In general, there isn't much that can be learned from the preseason. The coaching staff can determine who did what right and wrong because they know the caliber of player playing at any given moment, but most of us are just trying to keep an eye open for stand out play.
In the end we 'learned' what we already suspected:
- The first string defense is good.
- Peyton Manning can play this here game of football
- The offensive line is a mess no one knows if the Colts can actually run the ball.
None of that is stop the presses stuff. The two most important stories of camp (the WRs and the line) were impossible to assess because of how many players sat out the game. In the end our chat was far more entertaining than the actual product on the field.
By far, the dominant story was the putrid play of Curtis Painter. On that subject I offer the following thoughts:
1. Painter was bad, but that doesn't mean Brandstander was good.
People can drum up a QB controversy if they want to, but frankly I saw nothing from Brandstander that suggests he'd be any better than Painter. Remember that Painter was facing a higher quality of defender even than Brandstander did, and while his 63.2 rating dwarfs Painter's, it's still not good. In fact on 12 passes, he generated a whopping 34 yards passing. Let's be honest, that's horrid. I saw nothing yesterday to indicate that Brandstander is a better player than Painter.
2. Last year, people were begging for Sorgi to get cut in favor of Painter.
Let's temper our exuberance for Brandstander. Again, Painter is horrible. He has never led a touchdown drive in any game (preseason or regular season). To my recollection, he's only led one field goal drive to date. Still, there's something about preseason football that makes people crazy. Maybe it's just the desire to have something important to talk about. As if by imbuing the games with more import than they naturally carry, somehow we'll have more fun as we suffer through it.
The result of this is that we tend to overreact. Is Curtis Painter an NFL caliber QB? Probably not, but yesterday doesn't prove or disprove that proposition. What happens at practice is far more representative than that the debacle yesterday. The coaches will do whatever they think is best, but the past year plus of practice and workout time will weight more heavily than the second quarter yesterday.
3. What do these numbers have in common?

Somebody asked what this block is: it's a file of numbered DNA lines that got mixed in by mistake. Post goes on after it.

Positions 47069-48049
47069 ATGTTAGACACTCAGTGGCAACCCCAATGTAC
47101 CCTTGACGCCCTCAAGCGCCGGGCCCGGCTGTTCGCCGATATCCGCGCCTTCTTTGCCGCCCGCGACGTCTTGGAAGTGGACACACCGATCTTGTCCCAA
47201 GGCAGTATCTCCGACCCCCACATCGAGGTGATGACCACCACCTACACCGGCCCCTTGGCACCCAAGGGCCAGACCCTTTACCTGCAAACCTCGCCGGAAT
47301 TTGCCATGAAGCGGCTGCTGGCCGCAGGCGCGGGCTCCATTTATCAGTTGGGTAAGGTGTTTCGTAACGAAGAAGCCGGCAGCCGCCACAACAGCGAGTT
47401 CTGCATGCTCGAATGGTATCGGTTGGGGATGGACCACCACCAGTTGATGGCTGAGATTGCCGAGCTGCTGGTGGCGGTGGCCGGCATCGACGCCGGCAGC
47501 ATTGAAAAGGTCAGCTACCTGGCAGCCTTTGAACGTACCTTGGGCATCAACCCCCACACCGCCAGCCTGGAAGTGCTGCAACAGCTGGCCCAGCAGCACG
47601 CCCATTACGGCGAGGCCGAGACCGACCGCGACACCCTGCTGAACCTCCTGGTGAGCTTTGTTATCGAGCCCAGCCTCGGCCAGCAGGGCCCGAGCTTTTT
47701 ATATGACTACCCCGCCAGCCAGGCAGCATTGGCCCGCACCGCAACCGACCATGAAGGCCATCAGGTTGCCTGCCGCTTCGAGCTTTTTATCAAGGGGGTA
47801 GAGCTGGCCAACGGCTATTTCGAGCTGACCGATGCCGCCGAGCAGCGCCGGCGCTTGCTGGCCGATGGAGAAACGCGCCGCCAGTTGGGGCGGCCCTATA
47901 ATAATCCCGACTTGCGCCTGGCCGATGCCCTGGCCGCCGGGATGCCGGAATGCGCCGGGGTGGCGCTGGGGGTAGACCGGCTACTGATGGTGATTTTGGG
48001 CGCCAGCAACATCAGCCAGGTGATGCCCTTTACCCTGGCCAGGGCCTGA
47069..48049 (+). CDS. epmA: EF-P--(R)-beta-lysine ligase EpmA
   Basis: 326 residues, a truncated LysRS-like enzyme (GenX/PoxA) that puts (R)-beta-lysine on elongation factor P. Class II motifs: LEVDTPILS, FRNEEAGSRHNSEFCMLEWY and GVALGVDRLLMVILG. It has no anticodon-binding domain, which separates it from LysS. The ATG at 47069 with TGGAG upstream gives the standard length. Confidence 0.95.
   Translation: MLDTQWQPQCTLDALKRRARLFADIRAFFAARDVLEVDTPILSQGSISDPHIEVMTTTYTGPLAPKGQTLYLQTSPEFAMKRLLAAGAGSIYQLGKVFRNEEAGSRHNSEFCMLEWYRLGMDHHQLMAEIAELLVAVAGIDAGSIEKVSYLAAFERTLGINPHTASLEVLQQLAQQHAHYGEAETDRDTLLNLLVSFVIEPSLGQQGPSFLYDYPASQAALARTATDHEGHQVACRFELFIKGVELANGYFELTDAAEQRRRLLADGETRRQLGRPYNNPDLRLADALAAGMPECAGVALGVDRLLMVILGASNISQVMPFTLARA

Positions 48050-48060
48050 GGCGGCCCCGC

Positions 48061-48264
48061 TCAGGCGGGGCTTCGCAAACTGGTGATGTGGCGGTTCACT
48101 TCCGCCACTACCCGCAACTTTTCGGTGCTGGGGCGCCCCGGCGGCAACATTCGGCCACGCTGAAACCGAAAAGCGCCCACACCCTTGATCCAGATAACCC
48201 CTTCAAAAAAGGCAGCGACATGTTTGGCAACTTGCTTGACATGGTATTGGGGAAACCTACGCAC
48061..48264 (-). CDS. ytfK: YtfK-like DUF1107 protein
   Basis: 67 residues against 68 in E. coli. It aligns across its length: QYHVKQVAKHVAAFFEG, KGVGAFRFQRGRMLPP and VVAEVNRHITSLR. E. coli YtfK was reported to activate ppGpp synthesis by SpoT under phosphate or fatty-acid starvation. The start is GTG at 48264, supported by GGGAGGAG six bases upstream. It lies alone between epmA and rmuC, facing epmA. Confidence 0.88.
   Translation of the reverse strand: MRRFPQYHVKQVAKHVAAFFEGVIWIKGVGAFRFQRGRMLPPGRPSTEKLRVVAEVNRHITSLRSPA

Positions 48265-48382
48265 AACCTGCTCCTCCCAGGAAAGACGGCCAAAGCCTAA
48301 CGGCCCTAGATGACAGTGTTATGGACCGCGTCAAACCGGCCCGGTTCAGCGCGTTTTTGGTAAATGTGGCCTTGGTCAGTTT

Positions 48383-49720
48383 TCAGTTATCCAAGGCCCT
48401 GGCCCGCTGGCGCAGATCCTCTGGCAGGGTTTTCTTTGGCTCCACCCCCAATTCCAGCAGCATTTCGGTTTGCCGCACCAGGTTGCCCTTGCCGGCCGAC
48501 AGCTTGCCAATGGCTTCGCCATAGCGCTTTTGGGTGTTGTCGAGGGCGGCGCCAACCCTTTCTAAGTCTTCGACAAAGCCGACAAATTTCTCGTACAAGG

13-3, 30-16, 23-10, 19-17, 17-10
They are the scores from the Colts' first preseason game dating back to 2005. We always lose. We never score many points. It's always a mess. Let's move on.
4. If not Painter then who?
New rule: the next person who suggests a 'veteran quarterback' has to actually have a name attached to it. There isn't anyone out there who would be any better. Do you know what a 'veteran quarterback' looks like when he's a backup? He looks like David Carr. Yes, I know, Carr lit up the Colts second string to the tune of 9/11 for 98 yards and a score. He also flopped on the Lucas Oil Stadium turf every time Pat Angerer looked at him cross eyed.
Imagine it's a week 10 game, and Peyton can't play. Can David Carr win you a game?
NO. He can't.
There are about 5 quarterbacks who could win a game behind the Colts' offensive line. Sure, Brees, Roethlisberger, maybe Romo could do it. I'm not suggesting that Peyton Manning is the only man alive who could win with the Colts' line. However, usually when the backup QB comes in and plays, the result is a run heavy attack to take the pressure off of him.
Think about that. How well have the Colts run the football the last two years? Imagine a game plan with 35-40 run calls in it. On top of that, the kind of defense the Colts play emphasizes limiting scoring, while allowing lots of yardage and time of possession. You can do that if you have an efficient offense that scores on better than half its possessions.
The Colts shouldn't bother carrying a second QB on the hopes that he could win them a game in a pinch. It's a waste of money and a roster spot. This team wins because of Manning. They are better off carrying a project that they can develop and flip into a draft pick.
If Peyton goes down, we can all pack up the tents and go home. Maybe that's not a PC thing to say, but it's the God's honest truth. The Colts aren't the plug and play Patriots. Matt Cassel couldn't rescue this team. They have a scheme which depends on the health of a half dozen key talents. On top of that pyramid of awesome is Peyton Manning. Take him down, and the whole ship sinks.
5. Curtis Painter really is unassailably awful.
Just in case anyone thought I was defending him: I'm not. No one should look that lost in a system after a year of playing in it. However, if the Colts think he's the guy to be the backup, they HAVE to let him take the bulk of the snaps. They have to let him play (and stink) as much as possible. Ugh. That means three more weeks of this.
I'm open to exploring all options for a new backup, however, my gut tells me the Colts are stuck with him. I just don't believe any other option would be much better.